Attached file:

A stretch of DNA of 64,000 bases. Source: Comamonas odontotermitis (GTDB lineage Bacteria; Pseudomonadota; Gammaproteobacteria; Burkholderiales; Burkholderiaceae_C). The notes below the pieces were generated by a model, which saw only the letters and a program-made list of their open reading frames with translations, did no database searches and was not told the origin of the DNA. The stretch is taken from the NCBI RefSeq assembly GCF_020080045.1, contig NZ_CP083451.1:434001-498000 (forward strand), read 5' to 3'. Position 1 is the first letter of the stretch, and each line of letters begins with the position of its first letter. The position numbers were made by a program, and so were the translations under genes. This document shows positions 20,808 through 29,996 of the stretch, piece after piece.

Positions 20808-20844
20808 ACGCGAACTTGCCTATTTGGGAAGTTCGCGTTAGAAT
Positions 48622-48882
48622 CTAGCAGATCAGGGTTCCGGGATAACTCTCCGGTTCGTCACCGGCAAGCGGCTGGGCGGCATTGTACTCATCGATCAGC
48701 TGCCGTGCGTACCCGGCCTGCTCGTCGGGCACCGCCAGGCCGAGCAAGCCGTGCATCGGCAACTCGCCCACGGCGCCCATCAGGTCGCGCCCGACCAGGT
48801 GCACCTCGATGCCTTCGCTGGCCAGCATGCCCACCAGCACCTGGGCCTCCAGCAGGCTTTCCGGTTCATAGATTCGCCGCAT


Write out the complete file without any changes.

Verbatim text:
A stretch of DNA of 64,000 bases. Source: Comamonas odontotermitis (GTDB lineage Bacteria; Pseudomonadota; Gammaproteobacteria; Burkholderiales; Burkholderiaceae_C). The notes below the pieces were generated by a model, which saw only the letters and a program-made list of their open reading frames with translations, did no database searches and was not told the origin of the DNA. The stretch is taken from the NCBI RefSeq assembly GCF_020080045.1, contig NZ_CP083451.1:434001-498000 (forward strand), read 5' to 3'. Position 1 is the first letter of the stretch, and each line of letters begins with the position of its first letter. The position numbers were made by a program, and so were the translations under genes. This document shows positions 20,808 through 29,996 of the stretch, piece after piece.

Positions 20808-20844
20808 ACGCGAACTTGCCTATTTGGGAAGTTCGCGTTAGAAT
Positions 48622-48882
48622 CTAGCAGATCAGGGTTCCGGGATAACTCTCCGGTTCGTCACCGGCAAGCGGCTGGGCGGCATTGTACTCATCGATCAGC
48701 TGCCGTGCGTACCCGGCCTGCTCGTCGGGCACCGCCAGGCCGAGCAAGCCGTGCATCGGCAACTCGCCCACGGCGCCCATCAGGTCGCGCCCGACCAGGT
48801 GCACCTCGATGCCTTCGCTGGCCAGCATGCCCACCAGCACCTGGGCCTCCAGCAGGCTTTCCGGTTCATAGATTCGCCGCAT